Dredging the Thames for Primal Urges: the latter Hitchcock

I’ve been watching some of Alfred Hitchcock’s later films. Some of them play upon Cold War hysteria: Topaz (1969), about the entanglements of a French diplomat and a Cuban widow of the Revolution/ pro-Western spy leader in the months leading up to the Cuban missile crisis; and Torn Curtain (1966), about an American double-agent who defects to East Berlin to work on a project, cancelled by his own government, to build a defensive weapon so comprehensive that it would end the possibility of nuclear war.


Brenda Blaney (Barbara Leigh-Hunt), professional matchmaker and ex-wife of the main suspect. Frenzy, 1972.

As someone who didn’t live through the Cold War, and with the benefit of perfect hindsight knowing that the wall would come down just a few product waves later, I found my horror somewhat impeded. Not to say anything against Hitchcock- he’s brilliant, and it is precisely because he is so good at pulling us in that I began to feel the ominous gravity of the situations portrayed.

I had to stop and take a moment to remind myself that, for the original audience, something was at stake here: Churchill’s words about an iron curtain still clanged in their ears, and they lived under what they were encouraged to believe was the imminent threat of nuclear destruction. Beyond the bulwark of NATO was a gaping abyss that was quickly swallowing up the rest of the world, filled with slack-jawed zombies who knew not the bliss of bombing down a highway in a boat of a car, hair blasted back, fast-food wrappers billowing across the embankment in one’s wake. Freedom like this could be blotted from the earth for good, and it would be gruel, barren streets, and concrete apartment blocks to the horizon for us all. And our fate hung, teetering, on the latest breakthrough by a physicist, or a few soft words exchanged by nameless figures in a smoke-filled room.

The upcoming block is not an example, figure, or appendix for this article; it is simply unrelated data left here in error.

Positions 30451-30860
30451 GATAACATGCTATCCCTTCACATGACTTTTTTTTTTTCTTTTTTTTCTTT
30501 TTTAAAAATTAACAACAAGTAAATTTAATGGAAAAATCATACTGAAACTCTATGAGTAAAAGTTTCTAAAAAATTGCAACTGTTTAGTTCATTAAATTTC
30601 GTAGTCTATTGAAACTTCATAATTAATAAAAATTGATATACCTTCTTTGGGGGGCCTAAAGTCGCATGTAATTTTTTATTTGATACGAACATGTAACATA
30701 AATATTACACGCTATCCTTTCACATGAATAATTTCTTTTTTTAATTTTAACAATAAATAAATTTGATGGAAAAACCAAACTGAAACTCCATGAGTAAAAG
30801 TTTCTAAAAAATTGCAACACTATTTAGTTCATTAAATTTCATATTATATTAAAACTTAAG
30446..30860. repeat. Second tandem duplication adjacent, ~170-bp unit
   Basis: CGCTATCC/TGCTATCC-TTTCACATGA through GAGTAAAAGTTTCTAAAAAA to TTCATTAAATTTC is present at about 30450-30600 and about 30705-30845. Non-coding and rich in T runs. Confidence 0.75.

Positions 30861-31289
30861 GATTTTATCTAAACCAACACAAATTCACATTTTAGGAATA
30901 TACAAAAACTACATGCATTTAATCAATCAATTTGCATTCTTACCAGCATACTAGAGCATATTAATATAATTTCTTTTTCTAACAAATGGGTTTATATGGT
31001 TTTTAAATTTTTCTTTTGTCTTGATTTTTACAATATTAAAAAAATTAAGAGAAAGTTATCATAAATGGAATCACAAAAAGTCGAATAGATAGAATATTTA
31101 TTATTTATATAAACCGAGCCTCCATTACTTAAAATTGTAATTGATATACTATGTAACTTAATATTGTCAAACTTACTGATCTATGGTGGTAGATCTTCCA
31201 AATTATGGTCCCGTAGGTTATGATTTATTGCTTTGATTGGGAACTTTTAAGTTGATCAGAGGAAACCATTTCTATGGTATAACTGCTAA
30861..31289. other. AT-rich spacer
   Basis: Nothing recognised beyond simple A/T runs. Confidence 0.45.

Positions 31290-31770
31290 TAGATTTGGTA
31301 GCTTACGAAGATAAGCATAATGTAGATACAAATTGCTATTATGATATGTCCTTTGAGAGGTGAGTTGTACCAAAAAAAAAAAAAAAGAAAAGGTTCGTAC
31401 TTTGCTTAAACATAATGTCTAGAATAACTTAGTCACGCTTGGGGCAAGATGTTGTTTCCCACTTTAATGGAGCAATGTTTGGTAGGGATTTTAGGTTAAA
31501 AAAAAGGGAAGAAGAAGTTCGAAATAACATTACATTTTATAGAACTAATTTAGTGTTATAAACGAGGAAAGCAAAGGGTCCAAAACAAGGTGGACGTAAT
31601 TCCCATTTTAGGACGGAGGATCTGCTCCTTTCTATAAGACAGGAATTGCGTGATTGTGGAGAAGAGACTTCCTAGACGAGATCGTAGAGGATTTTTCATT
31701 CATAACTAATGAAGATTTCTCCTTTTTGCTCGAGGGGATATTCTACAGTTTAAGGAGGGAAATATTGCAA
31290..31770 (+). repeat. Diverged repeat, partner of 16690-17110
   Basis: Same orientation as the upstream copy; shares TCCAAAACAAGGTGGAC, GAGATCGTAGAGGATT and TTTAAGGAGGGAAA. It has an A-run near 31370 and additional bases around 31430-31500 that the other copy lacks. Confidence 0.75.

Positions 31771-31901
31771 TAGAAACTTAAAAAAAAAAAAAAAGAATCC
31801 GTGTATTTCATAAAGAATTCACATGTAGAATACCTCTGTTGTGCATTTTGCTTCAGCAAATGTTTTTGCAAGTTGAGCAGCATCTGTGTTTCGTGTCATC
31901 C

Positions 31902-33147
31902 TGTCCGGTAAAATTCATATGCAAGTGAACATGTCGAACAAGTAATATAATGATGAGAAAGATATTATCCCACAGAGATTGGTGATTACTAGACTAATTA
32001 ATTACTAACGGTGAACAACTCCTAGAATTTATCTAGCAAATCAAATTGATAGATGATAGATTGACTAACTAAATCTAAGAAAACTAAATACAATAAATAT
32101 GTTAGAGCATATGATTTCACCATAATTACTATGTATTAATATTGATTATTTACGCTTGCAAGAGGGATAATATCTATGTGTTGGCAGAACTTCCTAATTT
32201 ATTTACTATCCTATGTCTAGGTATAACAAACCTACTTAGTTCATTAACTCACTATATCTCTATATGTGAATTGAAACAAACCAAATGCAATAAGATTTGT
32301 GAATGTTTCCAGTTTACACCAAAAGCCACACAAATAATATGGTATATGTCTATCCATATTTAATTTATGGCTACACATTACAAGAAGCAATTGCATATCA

Louis CK talks about his trip to the Soviet Union just after the Wall fell:



Frenzy (1972) marks a return to Alfred Hitchcock’s home turf, both geographically and thematically: a psychopath is loose in London, and he has a penchant for delicate women. He’s called the Necktie Murderer. 1970s London, temporarily abandoned by luminous lucre like all major cities during an interval of suburbanization, looks appropriately sordid, a metro of close, malodorous exchange: grounded, smoky, sooty, embodied. Grocery clerks preside over heaps of vegetables in Covent Garden Market , cutpurses dodge bobbies, petty criminals brush by one another through alleys moist with the bated breath of the expiring British working class. An environment that Jack the Ripper would find most accommodating, I daresay.

We also get a glimpse of the New London, of brutalism, of the mobility of capital, of Le Corbusier’s soaring towers of steel and glass, sterile and functional, above the fray, when the main character and main suspect in the murders, roustabout bachelor Richard Blaney, goes on the lam in the company of his girlfriend barmaid Babs Milligan and pops off to the posh apartment of an old friend in the import-export business.


Babs Milligan and her lover, Richard Blaney, on the run from the law. Frenzy, 1972.

Yes, it’s a tangled web or ball, rather a Gordian knot (or maybe a Windsor knot?) that Hitchcock has tied in this tale of necktie murders, that cuts across borders of class and conscience in the fractured mirror of a city between times and on the brink of massive transformation. But the more things change, the more they stay the same, some say. Perhaps we can chalk it all up to our endless human fascination with a few primal urges, and their power to upend our polite conventions.